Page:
If not us, then who?

PB works author opens his entry with “never again”. Never again were the words that rang from members of previous genocides. The pain too heavy, the situations to extreme to ever happen in society today. It’s what my eighth grade class of 2008 believed when we studied the Jewish Holocaust . And yet just days ago three suicide bombers killed dozens of innocent bystanders in Syria. And yet, refugee camps bust with overpopulation of families fleeing their country at the risk of witnessing the same conditions we learn about in our history books, in 2016.

Privilege is something that is hard to grapple with, and after realizing that these nightmares are occurring today, it seems like nonsense to get mad at situations such as a car breaking down or being late to a meeting. Just as these awful situations are still occurring today, so is the guilt of privilege. At times I wonder, why even bother. The situation is on such a large scale, what can I do about it?

PB works answers this question with another question:

“If not us, then who?”

The purpose of this article is to highlight the reason why we study genocide with the aim of giving readers hope for a brighter future. Simply put, he explains that by learning about the injustices that have occurred in the past we can prevent future genocides. Not as one, but together. We will never have a perfect world, but in the end we hope for a place that is better because we were here.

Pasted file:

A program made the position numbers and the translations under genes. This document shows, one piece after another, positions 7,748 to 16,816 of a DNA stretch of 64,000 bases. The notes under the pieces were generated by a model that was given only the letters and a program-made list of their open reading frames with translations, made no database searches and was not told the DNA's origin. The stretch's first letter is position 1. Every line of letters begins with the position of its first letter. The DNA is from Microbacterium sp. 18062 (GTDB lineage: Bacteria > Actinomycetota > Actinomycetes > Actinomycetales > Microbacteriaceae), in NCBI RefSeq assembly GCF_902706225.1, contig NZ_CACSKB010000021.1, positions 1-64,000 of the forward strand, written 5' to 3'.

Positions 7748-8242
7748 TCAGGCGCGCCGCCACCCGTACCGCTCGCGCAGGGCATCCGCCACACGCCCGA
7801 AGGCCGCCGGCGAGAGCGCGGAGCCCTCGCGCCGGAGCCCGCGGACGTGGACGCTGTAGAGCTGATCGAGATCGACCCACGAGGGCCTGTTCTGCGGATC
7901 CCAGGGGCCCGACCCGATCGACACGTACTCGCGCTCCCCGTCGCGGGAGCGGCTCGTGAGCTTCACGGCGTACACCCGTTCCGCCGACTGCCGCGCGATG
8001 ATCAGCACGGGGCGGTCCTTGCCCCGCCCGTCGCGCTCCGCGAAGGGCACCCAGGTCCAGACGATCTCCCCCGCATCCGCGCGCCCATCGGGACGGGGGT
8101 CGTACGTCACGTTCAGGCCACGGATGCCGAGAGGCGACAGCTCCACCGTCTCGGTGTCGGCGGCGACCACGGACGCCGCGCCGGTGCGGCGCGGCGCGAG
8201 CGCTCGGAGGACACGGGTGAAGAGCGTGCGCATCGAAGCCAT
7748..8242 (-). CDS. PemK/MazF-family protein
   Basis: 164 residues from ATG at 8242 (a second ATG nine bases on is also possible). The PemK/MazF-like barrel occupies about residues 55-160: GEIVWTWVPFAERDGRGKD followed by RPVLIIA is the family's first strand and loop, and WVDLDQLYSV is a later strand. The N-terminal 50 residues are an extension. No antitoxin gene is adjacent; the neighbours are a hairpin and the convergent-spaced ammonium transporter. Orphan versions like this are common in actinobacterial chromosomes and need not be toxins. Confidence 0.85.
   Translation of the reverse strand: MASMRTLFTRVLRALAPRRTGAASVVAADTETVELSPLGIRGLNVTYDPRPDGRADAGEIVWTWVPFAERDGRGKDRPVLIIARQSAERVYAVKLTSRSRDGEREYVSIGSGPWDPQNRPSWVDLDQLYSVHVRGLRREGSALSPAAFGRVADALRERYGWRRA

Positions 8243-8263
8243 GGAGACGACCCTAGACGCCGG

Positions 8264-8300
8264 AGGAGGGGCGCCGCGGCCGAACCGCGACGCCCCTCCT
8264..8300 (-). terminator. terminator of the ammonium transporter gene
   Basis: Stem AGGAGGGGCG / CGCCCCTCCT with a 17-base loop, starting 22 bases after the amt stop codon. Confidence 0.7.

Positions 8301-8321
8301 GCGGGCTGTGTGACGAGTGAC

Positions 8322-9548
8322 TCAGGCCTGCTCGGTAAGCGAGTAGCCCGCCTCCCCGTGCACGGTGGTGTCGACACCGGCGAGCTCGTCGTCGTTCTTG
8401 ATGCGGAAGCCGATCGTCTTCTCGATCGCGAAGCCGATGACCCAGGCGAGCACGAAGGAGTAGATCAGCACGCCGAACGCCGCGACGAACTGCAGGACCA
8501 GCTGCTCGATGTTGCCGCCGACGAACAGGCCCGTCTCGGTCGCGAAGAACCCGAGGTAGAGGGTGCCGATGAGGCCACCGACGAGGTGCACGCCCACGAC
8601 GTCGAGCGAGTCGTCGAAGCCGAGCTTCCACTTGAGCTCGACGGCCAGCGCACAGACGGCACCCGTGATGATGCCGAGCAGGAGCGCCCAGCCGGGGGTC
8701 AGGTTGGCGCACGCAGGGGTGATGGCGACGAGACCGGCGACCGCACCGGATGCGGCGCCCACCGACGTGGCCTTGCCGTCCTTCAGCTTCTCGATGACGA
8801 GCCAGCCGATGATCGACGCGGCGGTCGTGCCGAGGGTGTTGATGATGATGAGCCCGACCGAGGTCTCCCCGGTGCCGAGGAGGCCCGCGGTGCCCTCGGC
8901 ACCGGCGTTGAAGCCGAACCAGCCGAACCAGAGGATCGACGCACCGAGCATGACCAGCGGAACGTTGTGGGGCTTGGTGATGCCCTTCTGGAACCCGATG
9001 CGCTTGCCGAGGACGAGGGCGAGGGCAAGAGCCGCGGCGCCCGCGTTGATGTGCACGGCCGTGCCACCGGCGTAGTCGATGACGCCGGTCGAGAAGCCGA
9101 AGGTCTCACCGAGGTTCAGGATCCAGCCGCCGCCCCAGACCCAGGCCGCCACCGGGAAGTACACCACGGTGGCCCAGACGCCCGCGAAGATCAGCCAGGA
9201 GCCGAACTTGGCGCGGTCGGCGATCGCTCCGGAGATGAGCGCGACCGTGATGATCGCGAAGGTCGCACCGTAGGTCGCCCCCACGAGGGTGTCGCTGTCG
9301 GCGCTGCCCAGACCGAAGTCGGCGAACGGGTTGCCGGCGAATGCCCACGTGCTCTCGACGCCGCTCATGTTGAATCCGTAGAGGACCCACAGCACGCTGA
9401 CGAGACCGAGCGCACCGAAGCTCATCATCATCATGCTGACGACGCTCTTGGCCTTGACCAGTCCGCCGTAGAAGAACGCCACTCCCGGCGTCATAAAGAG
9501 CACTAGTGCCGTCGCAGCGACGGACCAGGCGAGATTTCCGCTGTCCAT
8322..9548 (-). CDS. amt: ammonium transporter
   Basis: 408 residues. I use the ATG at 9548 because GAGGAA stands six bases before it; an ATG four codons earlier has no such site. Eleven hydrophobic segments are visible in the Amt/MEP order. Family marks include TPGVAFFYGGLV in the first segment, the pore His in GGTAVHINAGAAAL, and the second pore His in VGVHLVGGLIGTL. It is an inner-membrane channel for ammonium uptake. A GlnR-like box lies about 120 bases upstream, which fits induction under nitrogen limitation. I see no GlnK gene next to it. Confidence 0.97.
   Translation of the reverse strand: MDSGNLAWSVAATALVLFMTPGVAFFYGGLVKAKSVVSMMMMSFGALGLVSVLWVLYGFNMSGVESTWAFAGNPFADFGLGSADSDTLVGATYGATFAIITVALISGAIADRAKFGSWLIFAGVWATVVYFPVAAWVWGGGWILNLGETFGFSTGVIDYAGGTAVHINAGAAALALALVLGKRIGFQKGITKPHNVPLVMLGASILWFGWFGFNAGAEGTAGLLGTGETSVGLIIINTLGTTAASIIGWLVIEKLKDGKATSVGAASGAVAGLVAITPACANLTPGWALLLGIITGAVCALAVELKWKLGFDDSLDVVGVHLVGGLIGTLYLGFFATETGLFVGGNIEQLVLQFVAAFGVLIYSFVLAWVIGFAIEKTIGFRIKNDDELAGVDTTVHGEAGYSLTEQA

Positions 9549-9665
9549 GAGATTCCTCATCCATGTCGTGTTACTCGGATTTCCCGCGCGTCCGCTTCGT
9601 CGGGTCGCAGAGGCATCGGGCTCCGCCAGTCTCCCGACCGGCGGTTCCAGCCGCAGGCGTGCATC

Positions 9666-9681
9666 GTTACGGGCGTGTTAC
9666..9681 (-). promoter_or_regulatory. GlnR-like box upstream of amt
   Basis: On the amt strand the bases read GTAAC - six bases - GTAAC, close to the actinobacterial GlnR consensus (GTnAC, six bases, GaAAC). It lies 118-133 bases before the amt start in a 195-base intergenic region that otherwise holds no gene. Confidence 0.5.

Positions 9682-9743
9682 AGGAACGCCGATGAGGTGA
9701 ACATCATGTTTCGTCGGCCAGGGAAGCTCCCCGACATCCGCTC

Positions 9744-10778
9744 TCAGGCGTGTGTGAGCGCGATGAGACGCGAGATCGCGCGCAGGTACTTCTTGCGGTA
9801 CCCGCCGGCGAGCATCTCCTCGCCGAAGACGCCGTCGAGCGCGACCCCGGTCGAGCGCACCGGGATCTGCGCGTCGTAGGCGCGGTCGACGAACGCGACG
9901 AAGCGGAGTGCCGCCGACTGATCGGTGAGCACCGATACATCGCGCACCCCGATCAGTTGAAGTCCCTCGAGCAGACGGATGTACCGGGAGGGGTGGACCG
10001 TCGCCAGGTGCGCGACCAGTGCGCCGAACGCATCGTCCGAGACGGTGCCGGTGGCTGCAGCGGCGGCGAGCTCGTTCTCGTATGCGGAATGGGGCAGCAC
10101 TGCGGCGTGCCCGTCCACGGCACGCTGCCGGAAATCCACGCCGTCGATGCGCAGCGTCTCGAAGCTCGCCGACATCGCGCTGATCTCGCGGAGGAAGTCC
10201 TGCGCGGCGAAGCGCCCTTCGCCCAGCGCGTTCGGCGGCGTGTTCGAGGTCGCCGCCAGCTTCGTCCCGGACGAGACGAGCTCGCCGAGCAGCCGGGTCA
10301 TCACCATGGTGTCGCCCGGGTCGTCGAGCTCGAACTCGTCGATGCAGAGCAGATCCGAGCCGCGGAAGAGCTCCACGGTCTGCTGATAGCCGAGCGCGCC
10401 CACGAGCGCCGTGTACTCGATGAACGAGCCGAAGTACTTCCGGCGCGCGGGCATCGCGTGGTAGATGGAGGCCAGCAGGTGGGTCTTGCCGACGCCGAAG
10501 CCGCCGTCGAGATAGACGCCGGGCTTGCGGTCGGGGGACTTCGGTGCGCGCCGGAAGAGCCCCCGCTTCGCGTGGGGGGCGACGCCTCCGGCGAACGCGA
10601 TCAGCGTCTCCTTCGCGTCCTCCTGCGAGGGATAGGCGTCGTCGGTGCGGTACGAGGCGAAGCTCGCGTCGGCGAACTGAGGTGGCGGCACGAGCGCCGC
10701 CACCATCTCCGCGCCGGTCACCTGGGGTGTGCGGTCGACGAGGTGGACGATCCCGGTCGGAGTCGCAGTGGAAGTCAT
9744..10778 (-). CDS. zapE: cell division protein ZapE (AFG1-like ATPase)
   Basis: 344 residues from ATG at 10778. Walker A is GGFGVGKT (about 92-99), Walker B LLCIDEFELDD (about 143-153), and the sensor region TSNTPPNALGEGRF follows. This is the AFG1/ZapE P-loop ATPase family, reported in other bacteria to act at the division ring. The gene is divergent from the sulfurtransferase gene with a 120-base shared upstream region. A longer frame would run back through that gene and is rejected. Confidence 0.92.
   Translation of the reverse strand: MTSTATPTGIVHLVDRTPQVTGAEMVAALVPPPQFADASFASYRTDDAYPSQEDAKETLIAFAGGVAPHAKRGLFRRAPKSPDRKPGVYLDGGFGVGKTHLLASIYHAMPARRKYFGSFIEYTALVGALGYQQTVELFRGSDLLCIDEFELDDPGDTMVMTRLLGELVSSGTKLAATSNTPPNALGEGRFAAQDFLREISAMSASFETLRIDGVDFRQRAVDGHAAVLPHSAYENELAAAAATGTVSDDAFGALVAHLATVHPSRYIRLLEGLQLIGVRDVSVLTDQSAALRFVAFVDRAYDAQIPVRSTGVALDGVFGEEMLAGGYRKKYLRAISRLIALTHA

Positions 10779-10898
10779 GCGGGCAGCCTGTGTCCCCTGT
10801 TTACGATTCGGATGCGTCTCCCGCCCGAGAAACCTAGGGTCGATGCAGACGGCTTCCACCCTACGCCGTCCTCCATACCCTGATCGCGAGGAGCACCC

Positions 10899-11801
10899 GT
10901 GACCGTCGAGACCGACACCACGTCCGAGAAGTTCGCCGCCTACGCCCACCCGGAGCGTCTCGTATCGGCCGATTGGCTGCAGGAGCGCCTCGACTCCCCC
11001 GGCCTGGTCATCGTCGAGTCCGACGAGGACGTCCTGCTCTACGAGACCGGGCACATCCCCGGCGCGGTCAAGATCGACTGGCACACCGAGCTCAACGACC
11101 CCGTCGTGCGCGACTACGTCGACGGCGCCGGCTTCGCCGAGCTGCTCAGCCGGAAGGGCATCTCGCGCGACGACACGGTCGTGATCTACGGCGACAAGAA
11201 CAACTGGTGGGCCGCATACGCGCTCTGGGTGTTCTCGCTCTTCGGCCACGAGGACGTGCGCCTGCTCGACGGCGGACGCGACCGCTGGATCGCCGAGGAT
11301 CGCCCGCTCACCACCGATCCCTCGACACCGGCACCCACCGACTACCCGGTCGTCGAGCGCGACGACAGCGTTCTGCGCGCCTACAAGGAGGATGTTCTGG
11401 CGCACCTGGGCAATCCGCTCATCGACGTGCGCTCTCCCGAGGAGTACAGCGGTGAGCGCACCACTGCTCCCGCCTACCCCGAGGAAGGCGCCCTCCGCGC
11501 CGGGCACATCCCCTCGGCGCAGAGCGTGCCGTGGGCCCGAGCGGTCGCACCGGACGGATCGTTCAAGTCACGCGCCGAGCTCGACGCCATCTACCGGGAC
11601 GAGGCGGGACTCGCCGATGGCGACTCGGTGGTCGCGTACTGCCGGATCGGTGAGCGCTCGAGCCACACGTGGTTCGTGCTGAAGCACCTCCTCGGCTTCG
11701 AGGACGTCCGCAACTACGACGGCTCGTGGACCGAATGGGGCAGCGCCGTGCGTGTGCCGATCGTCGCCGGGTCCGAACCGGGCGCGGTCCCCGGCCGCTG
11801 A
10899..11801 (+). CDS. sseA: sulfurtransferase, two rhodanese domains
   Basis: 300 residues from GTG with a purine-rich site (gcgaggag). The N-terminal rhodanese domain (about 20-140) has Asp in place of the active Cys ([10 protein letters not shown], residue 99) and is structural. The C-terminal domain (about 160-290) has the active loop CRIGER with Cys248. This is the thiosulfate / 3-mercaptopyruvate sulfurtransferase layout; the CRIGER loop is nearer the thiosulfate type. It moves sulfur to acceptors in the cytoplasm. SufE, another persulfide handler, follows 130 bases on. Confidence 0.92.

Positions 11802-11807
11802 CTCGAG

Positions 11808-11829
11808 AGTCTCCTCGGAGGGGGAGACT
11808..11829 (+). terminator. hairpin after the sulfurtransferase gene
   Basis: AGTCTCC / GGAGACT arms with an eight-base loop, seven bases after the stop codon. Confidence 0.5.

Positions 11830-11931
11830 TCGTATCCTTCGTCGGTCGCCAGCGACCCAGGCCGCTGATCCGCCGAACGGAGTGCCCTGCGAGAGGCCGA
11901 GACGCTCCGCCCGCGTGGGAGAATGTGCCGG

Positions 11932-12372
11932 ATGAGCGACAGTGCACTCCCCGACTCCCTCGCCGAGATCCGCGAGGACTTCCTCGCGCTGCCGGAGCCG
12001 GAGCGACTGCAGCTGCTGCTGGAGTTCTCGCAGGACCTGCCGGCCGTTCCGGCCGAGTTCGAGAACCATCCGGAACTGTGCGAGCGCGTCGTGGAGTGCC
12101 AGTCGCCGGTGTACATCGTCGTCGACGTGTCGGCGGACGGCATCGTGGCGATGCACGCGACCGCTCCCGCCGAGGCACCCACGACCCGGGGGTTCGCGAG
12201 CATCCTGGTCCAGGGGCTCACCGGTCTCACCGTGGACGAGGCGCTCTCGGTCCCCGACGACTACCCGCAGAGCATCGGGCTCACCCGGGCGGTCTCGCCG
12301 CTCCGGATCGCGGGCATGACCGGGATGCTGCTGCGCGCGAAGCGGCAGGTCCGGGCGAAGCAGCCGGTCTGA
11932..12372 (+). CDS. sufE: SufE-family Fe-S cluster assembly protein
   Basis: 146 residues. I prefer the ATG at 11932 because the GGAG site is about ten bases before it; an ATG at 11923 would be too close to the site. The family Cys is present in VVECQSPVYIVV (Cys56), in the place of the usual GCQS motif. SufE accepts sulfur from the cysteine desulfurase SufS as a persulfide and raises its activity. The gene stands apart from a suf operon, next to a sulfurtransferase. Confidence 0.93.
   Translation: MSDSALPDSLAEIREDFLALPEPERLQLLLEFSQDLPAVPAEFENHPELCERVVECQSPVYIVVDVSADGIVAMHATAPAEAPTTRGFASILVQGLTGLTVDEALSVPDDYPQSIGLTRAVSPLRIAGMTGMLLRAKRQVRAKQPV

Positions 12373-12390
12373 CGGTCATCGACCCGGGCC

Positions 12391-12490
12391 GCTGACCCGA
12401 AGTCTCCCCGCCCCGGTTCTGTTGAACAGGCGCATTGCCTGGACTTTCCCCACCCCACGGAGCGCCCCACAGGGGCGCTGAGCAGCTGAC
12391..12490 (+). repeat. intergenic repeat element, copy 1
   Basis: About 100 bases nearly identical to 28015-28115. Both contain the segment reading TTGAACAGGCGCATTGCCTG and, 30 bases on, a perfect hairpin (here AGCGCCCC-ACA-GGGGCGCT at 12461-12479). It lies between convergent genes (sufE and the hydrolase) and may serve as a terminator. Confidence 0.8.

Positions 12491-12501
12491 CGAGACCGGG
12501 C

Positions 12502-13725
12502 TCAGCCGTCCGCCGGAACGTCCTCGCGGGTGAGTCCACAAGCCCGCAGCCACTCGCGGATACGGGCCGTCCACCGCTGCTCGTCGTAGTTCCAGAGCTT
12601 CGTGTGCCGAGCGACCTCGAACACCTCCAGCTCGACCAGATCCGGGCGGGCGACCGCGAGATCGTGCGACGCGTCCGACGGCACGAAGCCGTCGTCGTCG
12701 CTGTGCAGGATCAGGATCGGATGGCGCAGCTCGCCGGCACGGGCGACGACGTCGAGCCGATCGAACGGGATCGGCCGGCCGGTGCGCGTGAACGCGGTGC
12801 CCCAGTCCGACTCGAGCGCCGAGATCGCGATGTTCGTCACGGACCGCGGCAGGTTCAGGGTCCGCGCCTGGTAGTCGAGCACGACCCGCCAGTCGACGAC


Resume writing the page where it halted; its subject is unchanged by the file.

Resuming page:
From the book, The Impossible Will Take a Little While, Nelson Mandela speaks of the constant uphill climb to injustice:

“I have walked a long road to freedom. I have tried not to falter; I have missteps along the way. But I have discovered the great secret that after climbing a great hill, one only finds that there are many more hills to climb. I have taken a moment here to rest, to steal a view of the glorious vista that surrounds me, to look back on the distance I have come. But I can rest only for a moment, for with freedom come responsibilities, and I dare not linger, for my long walk is not yet ended.”

We must remember that this uphill climb though seemingly impossible; seemingly never-ending, is worth taking.




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